I ask whether I can stay in the water, it is still warm and I feel so comfortable in it. David makes the midwives and me a cup of tea and they chat and look at some photos of the first midwife’s grandchildren.
    It all seems so ‘normal’.

    Eventually I come out of the water. The first midwife helps me by putting our girl onto my breast and she breastfeeds really well.

    David and I hold the baby on the sofa for a while before realising that she’s full of meconium and so am I. We rinse it off and go to bed. That night she woke up regularly and I breastfed her maybe 3/4 times. I was happy she breastfed so well. We woke up on the Sunday 3rd of April, it was my delivery due date, we were already a family of 5.

    Quite a few circumstances made this birth such an easy to cope with experience as well as a special one:

    I knew the first midwife, knew I could count on her. David was able to give me his full attention. He was relaxed, he’d seen it before. It hadn’t been an ordeal to leave my children in others’ hands. The baby wasn’t too big (she was 8 pounds, 3kg6). I had given birth twice before and once in the exact same setting.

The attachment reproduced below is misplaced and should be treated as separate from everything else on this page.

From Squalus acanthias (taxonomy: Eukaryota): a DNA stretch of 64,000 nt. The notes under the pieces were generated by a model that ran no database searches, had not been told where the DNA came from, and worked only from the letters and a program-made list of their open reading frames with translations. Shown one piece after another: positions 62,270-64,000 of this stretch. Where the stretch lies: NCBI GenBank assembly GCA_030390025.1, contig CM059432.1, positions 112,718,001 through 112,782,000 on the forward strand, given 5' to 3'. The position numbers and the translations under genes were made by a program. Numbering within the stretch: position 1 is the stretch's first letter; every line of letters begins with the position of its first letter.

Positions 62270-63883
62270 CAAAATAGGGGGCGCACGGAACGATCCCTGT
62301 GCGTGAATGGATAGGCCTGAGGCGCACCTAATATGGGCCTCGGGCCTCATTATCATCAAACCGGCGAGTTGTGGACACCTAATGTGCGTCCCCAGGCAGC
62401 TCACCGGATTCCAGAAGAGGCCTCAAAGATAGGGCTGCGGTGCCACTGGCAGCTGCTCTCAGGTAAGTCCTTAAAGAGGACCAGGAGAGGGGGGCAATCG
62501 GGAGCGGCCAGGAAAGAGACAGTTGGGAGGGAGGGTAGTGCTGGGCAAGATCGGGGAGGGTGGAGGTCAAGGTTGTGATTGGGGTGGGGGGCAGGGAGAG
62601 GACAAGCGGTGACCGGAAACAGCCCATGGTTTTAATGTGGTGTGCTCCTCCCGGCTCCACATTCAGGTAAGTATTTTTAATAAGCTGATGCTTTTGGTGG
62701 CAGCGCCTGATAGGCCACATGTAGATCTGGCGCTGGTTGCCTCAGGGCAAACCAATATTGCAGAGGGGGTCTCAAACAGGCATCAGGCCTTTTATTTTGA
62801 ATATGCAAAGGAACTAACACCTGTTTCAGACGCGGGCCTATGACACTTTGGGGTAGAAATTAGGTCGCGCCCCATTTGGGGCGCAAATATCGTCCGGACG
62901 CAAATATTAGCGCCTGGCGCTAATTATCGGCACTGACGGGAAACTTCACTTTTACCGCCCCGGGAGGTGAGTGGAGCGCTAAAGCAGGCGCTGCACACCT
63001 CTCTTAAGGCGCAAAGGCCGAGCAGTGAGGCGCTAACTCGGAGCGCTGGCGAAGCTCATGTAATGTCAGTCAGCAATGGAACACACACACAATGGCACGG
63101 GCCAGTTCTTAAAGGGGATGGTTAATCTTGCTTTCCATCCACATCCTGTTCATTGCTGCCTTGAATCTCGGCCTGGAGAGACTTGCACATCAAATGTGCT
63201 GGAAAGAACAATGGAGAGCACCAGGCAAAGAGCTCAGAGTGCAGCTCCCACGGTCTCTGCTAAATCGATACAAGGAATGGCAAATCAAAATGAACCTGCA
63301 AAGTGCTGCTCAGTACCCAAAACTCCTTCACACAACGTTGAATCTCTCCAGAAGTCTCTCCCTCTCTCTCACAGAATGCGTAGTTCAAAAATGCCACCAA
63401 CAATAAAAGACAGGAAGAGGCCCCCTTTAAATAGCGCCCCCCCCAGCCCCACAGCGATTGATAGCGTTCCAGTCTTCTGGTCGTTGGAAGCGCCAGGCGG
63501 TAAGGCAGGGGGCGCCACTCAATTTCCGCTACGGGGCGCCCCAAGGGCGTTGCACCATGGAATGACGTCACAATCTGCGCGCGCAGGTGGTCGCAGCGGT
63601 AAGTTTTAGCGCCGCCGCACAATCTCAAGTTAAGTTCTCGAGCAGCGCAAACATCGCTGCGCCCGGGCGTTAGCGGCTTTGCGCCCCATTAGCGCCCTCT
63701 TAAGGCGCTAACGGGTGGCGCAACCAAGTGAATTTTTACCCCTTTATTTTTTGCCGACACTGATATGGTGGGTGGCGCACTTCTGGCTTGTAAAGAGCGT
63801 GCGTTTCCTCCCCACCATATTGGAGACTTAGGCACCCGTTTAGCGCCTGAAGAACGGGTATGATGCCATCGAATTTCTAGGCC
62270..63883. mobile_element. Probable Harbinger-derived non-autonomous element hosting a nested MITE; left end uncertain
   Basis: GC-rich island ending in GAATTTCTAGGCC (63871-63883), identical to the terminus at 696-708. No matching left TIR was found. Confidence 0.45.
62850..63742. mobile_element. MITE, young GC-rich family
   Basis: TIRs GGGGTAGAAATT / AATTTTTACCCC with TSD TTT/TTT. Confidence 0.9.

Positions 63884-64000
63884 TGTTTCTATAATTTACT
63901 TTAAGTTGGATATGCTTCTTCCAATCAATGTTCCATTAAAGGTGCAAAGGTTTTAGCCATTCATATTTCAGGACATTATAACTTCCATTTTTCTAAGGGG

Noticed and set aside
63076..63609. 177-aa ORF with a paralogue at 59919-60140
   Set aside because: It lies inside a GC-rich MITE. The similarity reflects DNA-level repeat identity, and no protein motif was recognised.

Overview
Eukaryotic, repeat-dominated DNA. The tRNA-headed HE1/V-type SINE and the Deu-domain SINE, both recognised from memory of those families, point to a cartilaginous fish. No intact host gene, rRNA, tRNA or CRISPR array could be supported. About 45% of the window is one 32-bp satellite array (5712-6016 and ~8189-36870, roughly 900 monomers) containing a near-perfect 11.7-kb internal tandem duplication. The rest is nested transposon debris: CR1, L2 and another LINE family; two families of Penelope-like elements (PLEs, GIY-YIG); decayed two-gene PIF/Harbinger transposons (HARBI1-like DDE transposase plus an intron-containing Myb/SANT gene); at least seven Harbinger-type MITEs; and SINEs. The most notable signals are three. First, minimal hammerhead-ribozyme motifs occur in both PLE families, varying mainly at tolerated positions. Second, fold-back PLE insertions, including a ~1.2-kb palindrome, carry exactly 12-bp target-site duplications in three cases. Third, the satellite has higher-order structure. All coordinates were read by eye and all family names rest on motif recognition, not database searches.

Also I attend training in bodywork where I learn to pay particular attention to what/how I feel in my body. It increased my awareness and helped me recognise and acknowledge what I wanted/needed intuitively and ask for it

    I practiced pregnancy yoga for 6 months prior to birth. The sound breathing technique came naturally as if I’d done it all my life. It took my mind off the pain to focus on giving the right sound to each contraction. I blew bubbles in the water for the last pushes.

    I was on my feet very quickly after birth, the yoga practice kept my body toned, stretched and relaxed able to cope with the strain of pregnancy and birth.

    The practice of perineal massage at the end of pregnancy meant that although I had to make room for a head and an arm together, I only had a superficial tear.

    6 months of practicing ‘funny’ moves and ‘funny’ sounds with others helped me feel less inhibited on the day.

    © 2024 Pool Of Life Yoga · Website design by Ident Creative Ltd